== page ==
The researchers screened 253 patients for RAVEN discharge between December 2016 and June 2018, with 162 individuals enrolled. Seventeen of those were lost to follow-up (10.5%) at 90 days, leaving 145. Twenty-eight of those (19.3%) presented to an ED again or were admitted to the hospital within 90 days; six (3.7%) had recurrent TIA symptoms; and one (0.7%) had a recurrent stroke. Two individuals (1.4%) died, one of metastatic cancer and the other of respiratory failure and congestive heart failure.
Nine of the remaining 19 readmissions were for cardiac reasons (syncope, heart failure exacerbation, hypertension, and elective valve repair), seven for potential neurologic complaints (lip tingling, dizziness, and vertigo), all of whom were evaluated and discharged from the ED without admission; and three for miscellaneous complaints (chemotherapy, urologic condition, and alcohol intoxication). None of the readmissions was judged to be preventable according to missed secondary prevention treatment or related to the index transient ischemic attack and minor stroke score.
“We think these outcomes are very encouraging so far in terms of safety,” Dr. Chang said. “Our initial and 90-day safety outcomes were similar to those of several large published trials involving similar populations of patients.” He noted that the POINT trial (platelet-oriented inhibition in new TIA and minor ischemic stroke), which studied more than 4500 patients with TIA and minor stroke, had percentages of stroke recurrence (6.3%) and 90-day death from any cause (0.5%) in its control arm similar to or higher than the RAVEN outcomes. (Int J Stroke. 2013 Aug;8(6):479; http://bit.ly/2kUAPmS.)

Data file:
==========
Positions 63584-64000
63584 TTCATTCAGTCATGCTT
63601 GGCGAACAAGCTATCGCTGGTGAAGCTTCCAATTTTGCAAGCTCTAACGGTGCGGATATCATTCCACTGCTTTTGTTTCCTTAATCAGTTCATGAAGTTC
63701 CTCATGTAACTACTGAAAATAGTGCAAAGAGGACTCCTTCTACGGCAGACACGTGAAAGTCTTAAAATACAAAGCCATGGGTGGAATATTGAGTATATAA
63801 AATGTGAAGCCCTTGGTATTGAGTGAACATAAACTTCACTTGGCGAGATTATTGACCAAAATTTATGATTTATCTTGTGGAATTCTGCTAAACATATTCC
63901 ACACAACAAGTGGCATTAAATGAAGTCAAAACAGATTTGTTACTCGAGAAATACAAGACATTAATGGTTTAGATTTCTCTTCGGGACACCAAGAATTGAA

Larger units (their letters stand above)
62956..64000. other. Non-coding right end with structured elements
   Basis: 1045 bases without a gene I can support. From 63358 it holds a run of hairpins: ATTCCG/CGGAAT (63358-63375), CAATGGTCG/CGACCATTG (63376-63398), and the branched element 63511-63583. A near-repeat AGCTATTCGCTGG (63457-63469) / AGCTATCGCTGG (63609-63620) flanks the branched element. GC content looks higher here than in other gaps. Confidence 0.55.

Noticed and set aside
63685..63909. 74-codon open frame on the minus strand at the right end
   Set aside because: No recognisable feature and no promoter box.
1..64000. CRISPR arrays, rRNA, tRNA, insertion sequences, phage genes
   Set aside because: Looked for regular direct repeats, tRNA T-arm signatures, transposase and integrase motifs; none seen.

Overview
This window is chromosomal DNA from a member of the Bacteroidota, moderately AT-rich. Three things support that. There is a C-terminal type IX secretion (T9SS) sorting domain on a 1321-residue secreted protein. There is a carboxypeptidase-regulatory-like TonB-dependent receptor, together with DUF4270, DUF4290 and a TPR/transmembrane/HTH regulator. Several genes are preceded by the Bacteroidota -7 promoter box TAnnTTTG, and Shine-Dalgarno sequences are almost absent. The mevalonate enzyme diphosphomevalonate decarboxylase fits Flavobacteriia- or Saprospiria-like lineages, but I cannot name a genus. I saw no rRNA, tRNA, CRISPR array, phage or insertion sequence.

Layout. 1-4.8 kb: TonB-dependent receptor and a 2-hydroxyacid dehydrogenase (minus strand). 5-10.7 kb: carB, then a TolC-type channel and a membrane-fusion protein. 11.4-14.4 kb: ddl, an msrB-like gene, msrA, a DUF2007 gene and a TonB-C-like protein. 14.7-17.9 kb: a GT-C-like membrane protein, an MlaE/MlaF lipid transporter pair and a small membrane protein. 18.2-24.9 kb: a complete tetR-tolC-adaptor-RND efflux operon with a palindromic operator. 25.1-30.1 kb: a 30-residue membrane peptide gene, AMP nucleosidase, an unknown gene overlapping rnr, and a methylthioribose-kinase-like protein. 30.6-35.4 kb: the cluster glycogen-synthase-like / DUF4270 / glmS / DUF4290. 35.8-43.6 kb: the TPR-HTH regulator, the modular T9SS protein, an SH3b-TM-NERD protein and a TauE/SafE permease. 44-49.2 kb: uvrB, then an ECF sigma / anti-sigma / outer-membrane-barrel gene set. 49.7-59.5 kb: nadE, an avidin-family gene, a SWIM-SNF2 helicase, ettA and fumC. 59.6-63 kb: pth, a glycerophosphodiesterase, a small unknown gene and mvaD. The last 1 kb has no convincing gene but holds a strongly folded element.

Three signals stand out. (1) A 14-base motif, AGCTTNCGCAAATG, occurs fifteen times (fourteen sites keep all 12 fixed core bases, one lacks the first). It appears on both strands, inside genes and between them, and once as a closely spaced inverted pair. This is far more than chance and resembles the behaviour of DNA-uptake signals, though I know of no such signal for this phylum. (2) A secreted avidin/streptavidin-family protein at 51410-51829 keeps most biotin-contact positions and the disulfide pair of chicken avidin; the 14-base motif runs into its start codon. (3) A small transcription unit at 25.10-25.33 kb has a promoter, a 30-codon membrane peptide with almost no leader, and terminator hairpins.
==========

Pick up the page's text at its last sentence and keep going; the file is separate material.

Concerns about Safety
But Benton Hunter, MD, an associate professor of clinical emergency medicine at Indiana University School of Medicine, questioned the outcomes of the study and the need for the RAVEN model in an opinion article for NEJM Journal Watch. (July 26, 2019; http://bit.ly/2mqaL3C [subscription required].)
“Their 90-day outcomes were not terrible, but they weren't so pristine that it screams that this is clearly safe either,” he said. “It's difficult to say much about safety without a comparison group. Also, if you have 17 patients lost to follow-up from an initial cohort of 160, if even a few of those patients didn't do well, that could easily bump the recurrent stroke or TIA rate up to a range more like seven to eight percent, where people would say that doesn't look safe. When you combine an event rate that most people would say is acceptable but not exceptional, and 10 percent are lost to follow-up, that prompts concerns about safety.”
The RAVEN model, he said, also seems primarily suited for academic centers. “These are the types of centers where you can typically get same-day advanced imaging anyway. If the patient is already seeing a neurologist in the ED and getting a head CT, why not do the CT angiogram and MRI that same day and potentially discharge the patient within 24 hours in most cases, without having to set up an entirely new clinic? I'm not convinced I see the need for this type of model.”
Ms. Shawis a freelance writer with more than 20 years of experience writing about health and medicine. She is also the author of Having Children After Cancer, the only guide for cancer survivors hoping to build their families after a cancer diagnosis. You can find her work atwww.writergina.com.